2.11.3. Measurement of Plasma Calcium Levels
The hypocalcemic effect of the sCT on the treated groups of rats was studied. Blood samples of approximately 250 μL were collected via the retro-orbital sinus vein after anesthetizing rats with ether, by heparinized capillary at different time points until 24 h after treatment. At time zero and then at 0.5, 1, 3, 12, and 24 h after drug administration, blood sampling was carried out to determine the calcium concentration. The plasma was separated by centrifugation at 3000–4000 rpm speed for 10 minutes and total plasma calcium concentrations were estimated using a commercial photometric available calcium kit (Pars Azmon calcium commercial kit for calcium liquid test (CPC), Iran). The assay was carried out with 2 μL of plasma after adding 1000 μL of the mixture of two reagents of the kit. The absorbance of the plasma samples was measured at nm immediately by a UV-VIS spectrophotometer (UV mini-SHIMADZU, model 1240CE, Japan) and then changed to concentration using a standard curve. All assays were run as duplicates with a standard curve for each assay.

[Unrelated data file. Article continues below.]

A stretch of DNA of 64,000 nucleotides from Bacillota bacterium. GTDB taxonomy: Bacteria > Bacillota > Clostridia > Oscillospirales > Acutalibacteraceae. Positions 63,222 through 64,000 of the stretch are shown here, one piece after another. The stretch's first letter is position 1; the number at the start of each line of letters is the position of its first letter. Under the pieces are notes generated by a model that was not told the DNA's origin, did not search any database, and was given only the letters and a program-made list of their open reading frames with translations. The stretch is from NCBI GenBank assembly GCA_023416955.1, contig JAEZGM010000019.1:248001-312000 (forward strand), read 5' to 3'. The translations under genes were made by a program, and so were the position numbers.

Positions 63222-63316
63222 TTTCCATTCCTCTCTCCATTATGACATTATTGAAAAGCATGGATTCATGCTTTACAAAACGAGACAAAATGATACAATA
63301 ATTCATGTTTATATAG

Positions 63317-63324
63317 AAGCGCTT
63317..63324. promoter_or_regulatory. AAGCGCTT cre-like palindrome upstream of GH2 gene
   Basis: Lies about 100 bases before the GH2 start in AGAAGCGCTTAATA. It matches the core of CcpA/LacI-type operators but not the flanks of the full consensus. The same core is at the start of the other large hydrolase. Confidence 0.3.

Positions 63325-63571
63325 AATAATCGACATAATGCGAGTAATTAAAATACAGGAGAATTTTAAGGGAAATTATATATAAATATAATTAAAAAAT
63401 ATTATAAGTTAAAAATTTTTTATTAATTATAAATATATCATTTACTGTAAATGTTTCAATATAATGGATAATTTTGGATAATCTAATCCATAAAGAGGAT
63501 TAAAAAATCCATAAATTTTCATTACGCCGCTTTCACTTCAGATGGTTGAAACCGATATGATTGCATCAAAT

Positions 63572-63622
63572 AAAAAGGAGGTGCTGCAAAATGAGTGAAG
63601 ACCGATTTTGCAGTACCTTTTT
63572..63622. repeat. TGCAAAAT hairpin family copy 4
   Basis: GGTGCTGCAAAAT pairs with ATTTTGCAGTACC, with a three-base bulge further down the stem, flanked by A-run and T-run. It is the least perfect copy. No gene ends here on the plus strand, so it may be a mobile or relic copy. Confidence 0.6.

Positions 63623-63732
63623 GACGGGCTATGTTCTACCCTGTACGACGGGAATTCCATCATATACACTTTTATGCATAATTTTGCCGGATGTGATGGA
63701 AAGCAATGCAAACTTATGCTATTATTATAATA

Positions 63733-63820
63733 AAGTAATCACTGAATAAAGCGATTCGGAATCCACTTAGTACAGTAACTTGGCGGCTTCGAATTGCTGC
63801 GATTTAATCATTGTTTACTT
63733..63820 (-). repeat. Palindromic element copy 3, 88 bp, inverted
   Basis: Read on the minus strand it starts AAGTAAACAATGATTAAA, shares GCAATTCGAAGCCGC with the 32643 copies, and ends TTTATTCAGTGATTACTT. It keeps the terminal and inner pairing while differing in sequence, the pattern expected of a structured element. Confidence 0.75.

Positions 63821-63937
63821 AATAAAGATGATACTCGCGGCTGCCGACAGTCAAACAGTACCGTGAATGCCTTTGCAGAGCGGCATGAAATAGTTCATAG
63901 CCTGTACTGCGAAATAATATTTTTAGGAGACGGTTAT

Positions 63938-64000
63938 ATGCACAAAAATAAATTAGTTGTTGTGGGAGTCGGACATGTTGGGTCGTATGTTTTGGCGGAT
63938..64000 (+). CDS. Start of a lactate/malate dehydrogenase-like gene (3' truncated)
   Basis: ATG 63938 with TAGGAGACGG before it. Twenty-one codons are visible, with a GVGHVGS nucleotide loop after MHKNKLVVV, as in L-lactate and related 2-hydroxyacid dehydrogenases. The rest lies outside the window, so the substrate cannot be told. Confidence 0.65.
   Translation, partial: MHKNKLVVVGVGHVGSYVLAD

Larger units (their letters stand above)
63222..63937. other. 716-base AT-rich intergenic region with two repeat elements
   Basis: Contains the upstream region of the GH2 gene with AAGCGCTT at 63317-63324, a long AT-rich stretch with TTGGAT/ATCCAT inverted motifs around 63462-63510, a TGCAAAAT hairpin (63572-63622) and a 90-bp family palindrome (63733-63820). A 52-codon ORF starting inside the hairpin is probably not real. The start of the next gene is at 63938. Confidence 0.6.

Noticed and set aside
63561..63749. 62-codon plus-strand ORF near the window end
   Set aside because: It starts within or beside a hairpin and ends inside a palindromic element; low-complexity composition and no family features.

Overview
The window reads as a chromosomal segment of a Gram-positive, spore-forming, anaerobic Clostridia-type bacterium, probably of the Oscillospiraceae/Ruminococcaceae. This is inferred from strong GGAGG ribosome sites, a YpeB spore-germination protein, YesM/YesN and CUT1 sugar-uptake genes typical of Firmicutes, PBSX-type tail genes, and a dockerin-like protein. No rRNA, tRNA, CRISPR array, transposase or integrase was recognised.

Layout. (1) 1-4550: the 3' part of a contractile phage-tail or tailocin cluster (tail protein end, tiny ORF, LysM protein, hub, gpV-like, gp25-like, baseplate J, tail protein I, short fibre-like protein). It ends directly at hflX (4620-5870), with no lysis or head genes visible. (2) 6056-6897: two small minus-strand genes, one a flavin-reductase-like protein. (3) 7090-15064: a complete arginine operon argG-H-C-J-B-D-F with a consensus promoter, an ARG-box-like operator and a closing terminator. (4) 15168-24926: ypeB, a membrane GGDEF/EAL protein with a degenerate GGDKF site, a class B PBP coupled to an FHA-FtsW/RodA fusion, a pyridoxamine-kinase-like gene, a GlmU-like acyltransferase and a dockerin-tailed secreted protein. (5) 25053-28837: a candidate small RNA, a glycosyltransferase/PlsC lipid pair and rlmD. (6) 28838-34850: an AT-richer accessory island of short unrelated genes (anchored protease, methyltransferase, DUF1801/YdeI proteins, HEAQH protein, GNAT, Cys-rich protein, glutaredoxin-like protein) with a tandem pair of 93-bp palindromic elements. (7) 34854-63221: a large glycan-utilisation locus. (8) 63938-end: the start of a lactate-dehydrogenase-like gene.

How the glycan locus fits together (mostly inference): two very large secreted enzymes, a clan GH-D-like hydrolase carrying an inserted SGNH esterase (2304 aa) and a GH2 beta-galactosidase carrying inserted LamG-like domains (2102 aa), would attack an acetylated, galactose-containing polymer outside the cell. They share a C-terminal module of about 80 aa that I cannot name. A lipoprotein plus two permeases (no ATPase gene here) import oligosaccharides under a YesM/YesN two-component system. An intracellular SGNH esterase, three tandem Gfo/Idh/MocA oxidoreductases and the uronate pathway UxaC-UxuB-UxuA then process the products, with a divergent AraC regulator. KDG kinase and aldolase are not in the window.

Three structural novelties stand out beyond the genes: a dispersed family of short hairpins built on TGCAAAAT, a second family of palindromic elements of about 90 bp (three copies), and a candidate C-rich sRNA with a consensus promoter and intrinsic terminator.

The 48 h area under the reduction percentage of blood calcium level-time (h) curve (AUC0-48) (3) was used for comparison of blood calcium lowering effect of sCT developed nanoparticles with iv route of administration and pulmonary delivery of sCT solution: Pharmacological activity (PA) of sCT nanoparticlesadministered from the pulmonary route was calculated from (4): All the in vivo data were analyzed using the one-way analysis of variance (ANOVA) followed by the LSD post hoc test (SPSS 11.5, USA). values less than 0.05 were considered significant for all statistical tests.
3. Results and Discussion
3.1. Particle Size
The results of physicochemical properties of 8 different formulations of nanoparticles loaded with sCT are shown in Table 3.